The reason Texas State Financial & Health is pulling out of the individual health insurance market.

The reason Texas State Financial & Health is pulling out of the individual health insurance market.

Justin Holland
of Texas State Financial and Health and some local clients visited with the health care reporter Peggy O’Hare of the San Antonio Express news business desk. The featured article was posted in the January 11, 2016 Business section of the paper. Texas State Financial & Health is based out of San Antonio, Texas but protects individuals, families, and businesses all over the state. This article re-enforces the reason why the many agents associated with our company will be pulling out of the individual health insurance market and focus on other industries.

We took a risk by investing our time, money, and effort with establishing Texas Sate Financial & Health. We worked very hard to help individuals/families compare along with enrolling into their Health Insurance since 2013 when ObamaCare kicked off its first enrollment.

Texas State Financial & Health will continue to assist our current individual health insurance clients but will not be excepting anymore individual health insurance clients come January 31st 2016.

It has been very difficult to stay out of the politics regarding the Affordable Care Act and we honestly kept from being critical and just worked through the chaos, but if this law is not seriously reformed or possibly repealed then it is going to cause an even larger disruption for the industry and anyone that is needing affordable health insurance coverage. Make sure to visit the article linked below.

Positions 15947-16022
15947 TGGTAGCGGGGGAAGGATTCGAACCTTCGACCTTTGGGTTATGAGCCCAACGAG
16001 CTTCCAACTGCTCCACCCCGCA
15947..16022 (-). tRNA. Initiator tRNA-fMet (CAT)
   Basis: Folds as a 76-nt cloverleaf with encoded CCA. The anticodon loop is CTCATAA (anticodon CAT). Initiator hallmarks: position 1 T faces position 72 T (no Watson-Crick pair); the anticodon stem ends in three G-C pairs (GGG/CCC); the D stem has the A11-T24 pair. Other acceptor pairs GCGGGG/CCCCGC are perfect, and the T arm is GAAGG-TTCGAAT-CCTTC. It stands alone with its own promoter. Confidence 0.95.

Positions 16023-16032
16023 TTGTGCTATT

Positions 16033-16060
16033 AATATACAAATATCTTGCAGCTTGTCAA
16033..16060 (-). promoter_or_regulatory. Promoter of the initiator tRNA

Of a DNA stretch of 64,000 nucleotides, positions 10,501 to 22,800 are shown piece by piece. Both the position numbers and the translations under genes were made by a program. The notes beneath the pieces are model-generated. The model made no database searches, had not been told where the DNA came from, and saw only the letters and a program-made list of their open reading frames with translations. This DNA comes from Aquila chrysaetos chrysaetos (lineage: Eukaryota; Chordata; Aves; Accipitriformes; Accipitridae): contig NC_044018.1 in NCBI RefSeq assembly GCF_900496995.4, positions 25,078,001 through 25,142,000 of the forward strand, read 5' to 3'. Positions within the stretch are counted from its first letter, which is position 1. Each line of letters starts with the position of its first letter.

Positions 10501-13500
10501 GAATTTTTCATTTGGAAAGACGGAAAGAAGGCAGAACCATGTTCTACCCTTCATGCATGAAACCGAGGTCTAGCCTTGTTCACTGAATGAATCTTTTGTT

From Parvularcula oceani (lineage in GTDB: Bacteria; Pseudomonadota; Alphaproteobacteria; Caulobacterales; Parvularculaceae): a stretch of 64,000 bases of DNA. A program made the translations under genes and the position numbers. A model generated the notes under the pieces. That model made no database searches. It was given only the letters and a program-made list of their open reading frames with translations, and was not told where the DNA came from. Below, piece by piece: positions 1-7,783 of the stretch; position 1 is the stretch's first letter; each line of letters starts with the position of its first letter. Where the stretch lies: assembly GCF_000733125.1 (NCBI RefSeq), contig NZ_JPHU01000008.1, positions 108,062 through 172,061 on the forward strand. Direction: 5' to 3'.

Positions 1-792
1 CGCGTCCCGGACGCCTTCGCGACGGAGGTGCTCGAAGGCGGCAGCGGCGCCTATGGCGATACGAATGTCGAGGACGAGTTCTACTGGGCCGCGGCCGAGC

Health plans’ narrow networks a struggle for consumers

Texas customers who hoped to renew their PPOs in 2016 were in disbelief when they learned that option had been eliminated, said Justin Holland, the owner of locally based Texas State Financial & Health and a member of the San Antonio Association of Health Underwriters.

“Premiums increased, deductibles increased, out-of-pocket maxes increased and almost every single individual health insurance client was affected from the loss of their PPO or the fact that doctors will not accept ACA-compliant EPOs or HMOs,” Holland said of his customers in an email. “We have been assisting lower-income, middle-class and wealthy clients with their health insurance, and no one is happy.”

During a recent stop in San Antonio, federal Health and Human Services Secretary Sylvia Burwell said the changes in the Texas market are happening partly because insurers have seen a “reduction in demand” for PPO health plans. Holland disputed that, calling Burwell’s remarks “unbelievable.”


What is Universal Life Insurance?

We have many clients ask Texas State Health Insurance what is Universal Life Insurance so we wanted to share a great video from Transamerica with some details. It’s a great short video!

Don’t forget, if you are needing assistance with Health Insurance, Life Insurance, and retirement options in San Antonio, Texas to contact Texas State Health Insurance today.


Justin Holland

Texas State Health Insurance

1250 N.E. Loop 410, Suite 330

San Antonio, TX, 78209

210.630.0689 Office

210.930.3410 Fax


Transamerica | Lifetime TV’s Designing Spaces Talks Life Insurance.

Transamerica’s Senior Marketing Director of DSO, Affinity Markets Group, Brian Short visits a couple in their home to explain the ins and outs of life insurance. During the discussion, Brian uses the Personal Plan Builder tool on the Transamerica Direct website to show the couple how easy it is to determine their insurance needs.